Well Android 9 provides a great abstraction layer for NFC and we had an excellent starting point because Volla had already used that to implement NFC on their device. Other devices would be way more difficult. Xperia X is also potentially an easier case because it has a special kernel implementation for NFC that we may be able to exploit. No luck with that yet though. It would take a lot of time for someone who is really interested in doing something about it but at least there is a possible path forward for that device. Older devices have kernel versions which do not provide for support. Certainly none of the core team has further development of NFC as a priority.
Old devices and upgrade to 20.04
Thieb also asked whether the upgrade to 20.04 will mark the point where
users finally have to think about getting rid of devices such as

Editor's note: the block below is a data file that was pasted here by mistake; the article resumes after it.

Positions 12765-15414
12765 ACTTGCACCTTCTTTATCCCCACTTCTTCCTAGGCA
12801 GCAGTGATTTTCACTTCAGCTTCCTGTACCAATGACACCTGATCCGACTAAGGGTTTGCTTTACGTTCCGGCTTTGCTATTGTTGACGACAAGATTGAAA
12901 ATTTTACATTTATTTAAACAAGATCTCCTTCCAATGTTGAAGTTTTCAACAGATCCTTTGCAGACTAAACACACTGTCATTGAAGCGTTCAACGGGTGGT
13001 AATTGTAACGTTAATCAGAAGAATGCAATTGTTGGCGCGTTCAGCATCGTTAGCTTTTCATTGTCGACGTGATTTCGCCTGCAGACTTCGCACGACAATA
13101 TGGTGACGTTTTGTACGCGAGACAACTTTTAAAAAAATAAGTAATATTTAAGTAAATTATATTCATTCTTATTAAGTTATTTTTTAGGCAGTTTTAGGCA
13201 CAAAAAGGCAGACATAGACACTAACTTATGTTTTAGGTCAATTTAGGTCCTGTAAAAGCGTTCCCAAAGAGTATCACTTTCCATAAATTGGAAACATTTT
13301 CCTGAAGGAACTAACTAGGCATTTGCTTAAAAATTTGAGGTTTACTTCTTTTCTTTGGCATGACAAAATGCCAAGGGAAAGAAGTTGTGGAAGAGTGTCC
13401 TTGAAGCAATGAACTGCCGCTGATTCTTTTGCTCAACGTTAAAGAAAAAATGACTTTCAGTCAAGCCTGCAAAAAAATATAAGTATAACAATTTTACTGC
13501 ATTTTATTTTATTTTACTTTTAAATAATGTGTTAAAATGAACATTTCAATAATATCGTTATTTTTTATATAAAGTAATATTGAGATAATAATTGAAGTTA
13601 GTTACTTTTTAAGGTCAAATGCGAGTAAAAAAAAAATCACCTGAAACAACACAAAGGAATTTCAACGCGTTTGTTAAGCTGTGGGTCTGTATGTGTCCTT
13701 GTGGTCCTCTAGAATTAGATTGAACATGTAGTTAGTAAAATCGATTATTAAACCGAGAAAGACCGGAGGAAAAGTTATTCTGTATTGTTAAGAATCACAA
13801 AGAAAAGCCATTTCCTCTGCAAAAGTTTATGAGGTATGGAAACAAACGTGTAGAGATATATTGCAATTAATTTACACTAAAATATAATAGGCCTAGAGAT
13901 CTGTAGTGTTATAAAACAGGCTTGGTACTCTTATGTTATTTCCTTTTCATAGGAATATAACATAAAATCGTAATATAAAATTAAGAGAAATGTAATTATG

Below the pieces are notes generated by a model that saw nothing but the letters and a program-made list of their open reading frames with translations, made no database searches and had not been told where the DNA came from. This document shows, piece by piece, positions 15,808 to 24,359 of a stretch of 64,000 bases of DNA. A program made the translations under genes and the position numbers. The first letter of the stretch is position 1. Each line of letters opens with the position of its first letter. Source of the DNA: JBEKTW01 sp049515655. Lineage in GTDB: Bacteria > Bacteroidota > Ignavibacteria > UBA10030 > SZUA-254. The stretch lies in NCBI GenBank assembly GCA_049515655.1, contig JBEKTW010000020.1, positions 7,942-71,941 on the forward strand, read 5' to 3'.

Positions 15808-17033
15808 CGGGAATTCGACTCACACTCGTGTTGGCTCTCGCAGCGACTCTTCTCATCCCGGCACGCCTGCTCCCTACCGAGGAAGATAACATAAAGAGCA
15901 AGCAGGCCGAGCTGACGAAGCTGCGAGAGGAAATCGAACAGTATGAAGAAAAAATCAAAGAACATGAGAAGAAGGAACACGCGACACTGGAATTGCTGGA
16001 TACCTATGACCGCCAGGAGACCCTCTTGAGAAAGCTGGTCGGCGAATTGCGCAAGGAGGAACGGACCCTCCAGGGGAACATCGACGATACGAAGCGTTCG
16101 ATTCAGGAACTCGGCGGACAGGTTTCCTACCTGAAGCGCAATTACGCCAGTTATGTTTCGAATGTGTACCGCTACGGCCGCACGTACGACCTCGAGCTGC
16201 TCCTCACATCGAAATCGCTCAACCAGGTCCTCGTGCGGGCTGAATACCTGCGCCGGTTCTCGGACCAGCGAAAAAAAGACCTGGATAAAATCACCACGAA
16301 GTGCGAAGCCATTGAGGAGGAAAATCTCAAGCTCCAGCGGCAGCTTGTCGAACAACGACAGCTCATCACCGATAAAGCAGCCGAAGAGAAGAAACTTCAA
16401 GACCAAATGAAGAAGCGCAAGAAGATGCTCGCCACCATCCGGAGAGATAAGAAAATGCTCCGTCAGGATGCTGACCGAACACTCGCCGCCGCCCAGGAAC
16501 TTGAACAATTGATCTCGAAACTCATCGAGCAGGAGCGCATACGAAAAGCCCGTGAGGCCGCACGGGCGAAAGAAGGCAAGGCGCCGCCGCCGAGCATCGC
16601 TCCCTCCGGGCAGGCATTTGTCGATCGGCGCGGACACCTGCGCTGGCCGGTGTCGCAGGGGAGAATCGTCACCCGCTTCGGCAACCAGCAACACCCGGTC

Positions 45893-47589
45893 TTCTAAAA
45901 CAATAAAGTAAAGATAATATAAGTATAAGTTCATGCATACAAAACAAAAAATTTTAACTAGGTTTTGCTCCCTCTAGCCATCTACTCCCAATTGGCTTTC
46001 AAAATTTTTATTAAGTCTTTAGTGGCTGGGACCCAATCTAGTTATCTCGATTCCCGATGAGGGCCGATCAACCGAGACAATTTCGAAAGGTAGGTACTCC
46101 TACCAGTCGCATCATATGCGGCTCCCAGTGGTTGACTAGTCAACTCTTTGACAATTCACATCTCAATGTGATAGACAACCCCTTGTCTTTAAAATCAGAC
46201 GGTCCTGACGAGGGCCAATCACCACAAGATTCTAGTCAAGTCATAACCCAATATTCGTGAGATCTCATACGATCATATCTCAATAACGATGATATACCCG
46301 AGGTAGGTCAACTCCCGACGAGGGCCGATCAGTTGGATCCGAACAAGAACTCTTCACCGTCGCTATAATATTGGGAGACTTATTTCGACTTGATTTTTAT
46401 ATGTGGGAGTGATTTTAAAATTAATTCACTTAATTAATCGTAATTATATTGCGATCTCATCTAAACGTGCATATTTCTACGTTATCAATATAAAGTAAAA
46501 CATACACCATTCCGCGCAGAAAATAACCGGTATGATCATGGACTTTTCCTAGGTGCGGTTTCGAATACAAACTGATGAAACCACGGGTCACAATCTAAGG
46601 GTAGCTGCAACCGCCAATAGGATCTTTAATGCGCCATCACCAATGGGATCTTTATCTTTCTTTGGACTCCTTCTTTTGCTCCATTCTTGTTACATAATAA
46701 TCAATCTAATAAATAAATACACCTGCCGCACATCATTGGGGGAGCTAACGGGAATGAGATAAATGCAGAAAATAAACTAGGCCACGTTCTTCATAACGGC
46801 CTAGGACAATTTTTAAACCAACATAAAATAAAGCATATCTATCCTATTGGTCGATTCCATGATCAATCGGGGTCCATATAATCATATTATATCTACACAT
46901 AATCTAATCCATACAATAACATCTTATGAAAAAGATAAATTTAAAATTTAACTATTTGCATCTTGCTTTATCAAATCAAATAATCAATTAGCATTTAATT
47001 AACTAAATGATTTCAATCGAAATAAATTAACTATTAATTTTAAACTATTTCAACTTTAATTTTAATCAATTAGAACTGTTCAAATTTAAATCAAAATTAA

OnePlusOne, Nexus 5 etc? Well the death of 3G is a thing anyway, so our
own changes are secondary. It is time to move on, as far as the Nexus 4
is concerned… Same with BQ 4.5. Hey, you got a lot of use out of those
Basically, until we have images actually running and we have a
chance to test them on the whole range of devices, we will not know
about any compatibility and performance issues. Systemd has kernel
dependencies. That is a fact of life. Older devices have older kernels
and there will inevitably be roadblocks. There would nearly always be
theoretical solutions but we have to ask ourselves whether the huge
effort involved for some older devices would be worthwhile and in
general the answer would be no. [If most surviving examples of a device
are starting to see hardware problems and there are only five or six
users anyway, honestly it is time to move on.] Six or seven years use